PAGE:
26. I think we should separate the issues on here. If we want to discuss or compare any African country to SA we should make a distinction. Yes the South African Rand has fallen compared to the countries in question but it is not true to say those countries are better than SA. SA is far much better than some countries on the list and this can be seen from the citizens flocking to SA for greener pastures. SA is better many ways except they have most likely the highest crime rate still!

  27. Interesting conversation about African countries, their currencies and standard of living. At times it is good for a currency to be weak, as long as this leads to more production, tourism and further investments. Most of the countries in Africa have Government controlled currencies with the result that investors can’t get their returns out of the countries concerned. They cannot even use the money to buy stock from abroad. Nigeria, Angola, Ghana etc. Long term this becomes a problem, investors pull out. South Africa however has a free market economy (value of the rand is determined by what we sell and what we buy that includes stock market products). At the moment the rand is weak because (1) There is a general risk associated with third world countries. (2) There is a general mismanagement of the economy by Government, that includes finance minister Nene’s removal. (3) The huge imports of food due to draught. (4) The general depreciation of our minerals due to weak demand from China. Most of the above reasons are temporal, so we don’t need to panic. A correction is coming soon as long as we continue producing and we attract direct foreign investments. Zuma is not going to rule for ever(at least the constitution does not allow him to do so), if he does we are doom. With regards to whether South Africa is worse than the other 9 countries with stronger currencies, I don’t think so except for Botswana maybe(because they have few people) but we still have better road infrastructure, better universities, better manufacturing sector(they buy most of their products from South Africa). I have been to all the countries mentioned above except Egypt). Non of them can economically match the South African economy. Even the gap between the rich and poor is compensated by the fact that in SA there is Old age grant, children grant, which is non existant in the rest of Africa. It makes a difference, just that it might also be the reason why some rural communities have stopped subsistence farming. I have travelled most of Africa and I spent 5 years in Cuba and 1 year in Germany. Those talk of Zambia being better have only been to rich sections of cities. You can find people using charcoal for cooking in some townships of Livingston.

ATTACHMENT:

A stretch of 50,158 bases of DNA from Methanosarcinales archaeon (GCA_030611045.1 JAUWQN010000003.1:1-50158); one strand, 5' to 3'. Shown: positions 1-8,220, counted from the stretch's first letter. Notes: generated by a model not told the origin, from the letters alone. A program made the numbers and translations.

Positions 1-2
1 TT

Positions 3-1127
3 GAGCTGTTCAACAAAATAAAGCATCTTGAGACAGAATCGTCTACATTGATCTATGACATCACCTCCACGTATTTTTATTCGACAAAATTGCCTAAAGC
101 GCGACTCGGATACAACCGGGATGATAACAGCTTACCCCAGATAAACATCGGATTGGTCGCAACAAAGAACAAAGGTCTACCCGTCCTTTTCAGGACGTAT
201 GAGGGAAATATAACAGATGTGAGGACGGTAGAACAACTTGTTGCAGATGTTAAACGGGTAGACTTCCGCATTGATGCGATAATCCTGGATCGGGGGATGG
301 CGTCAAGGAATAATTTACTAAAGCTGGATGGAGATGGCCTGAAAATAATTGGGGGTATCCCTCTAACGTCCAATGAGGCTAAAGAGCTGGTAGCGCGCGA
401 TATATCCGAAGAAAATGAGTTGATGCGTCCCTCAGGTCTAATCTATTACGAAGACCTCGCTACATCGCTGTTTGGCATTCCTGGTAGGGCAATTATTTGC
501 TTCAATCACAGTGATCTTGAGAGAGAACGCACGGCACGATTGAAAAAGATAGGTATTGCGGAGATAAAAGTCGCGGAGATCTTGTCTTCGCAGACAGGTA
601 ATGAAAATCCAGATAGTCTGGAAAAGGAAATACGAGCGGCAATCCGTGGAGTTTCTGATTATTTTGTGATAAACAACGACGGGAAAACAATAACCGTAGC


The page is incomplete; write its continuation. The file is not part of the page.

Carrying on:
28. I get you guys all of your right and wrong. What I want to know is,is it possible to have one Afro currency,and one Afro travelling document ? So we can be a one united Africa!

  29. Well they can say whatever they want to, but they have now crowded mzansi yet the claim to be better than us. One day we will have an intelligent president and all this nonsense will stop. We love you africans outside RSA even though you are mocking us. mxm

  30. South Africa is a type of United States of America in Africa.I am a Nigerian,but there is something about South Africa that makes it stand out as the best in Africa.”IT IS THE LAND OF GREAT OPPORTUNITIES”

  31. 2 years ago, I commended here regarding SA economy. Many here you had to argue with me. I was in SA 3 months ago, SA economy as gone even more down.

    The prices of goods have risen so much, the Rand is losing its value to a dollar.

    The country is facing electricity shortage that, their is an increase of load shedding, now after all your commenting regarding praising SA, are you aware that we are supplying you electricity. Zambia still stands with a strong currency to US dollar. Zambian kwacha today is buying $1 at K7 to 9. While rand is buying $1 at R14 to R16, now who is better?

    Never argue from something you don’t understand education is important, the level of illiteracy is to high in SA, thus only few understands this issues. Ba mfwetu somuchela Mzansi yapelile manje, zonke izinto zapelile, muyashonepa.

    Ken Phiri

    • Infrastructure in south africa is okey but poverty their is second to non.Many west african came with high hope,but they were caught by poverty beyond their imagination”but going back home is not as easy as you think.Strong currency and economy is nothing with out improving the livies of the people.

    • The rand is picking up buddy. Have you been watching the news?

Have something to say...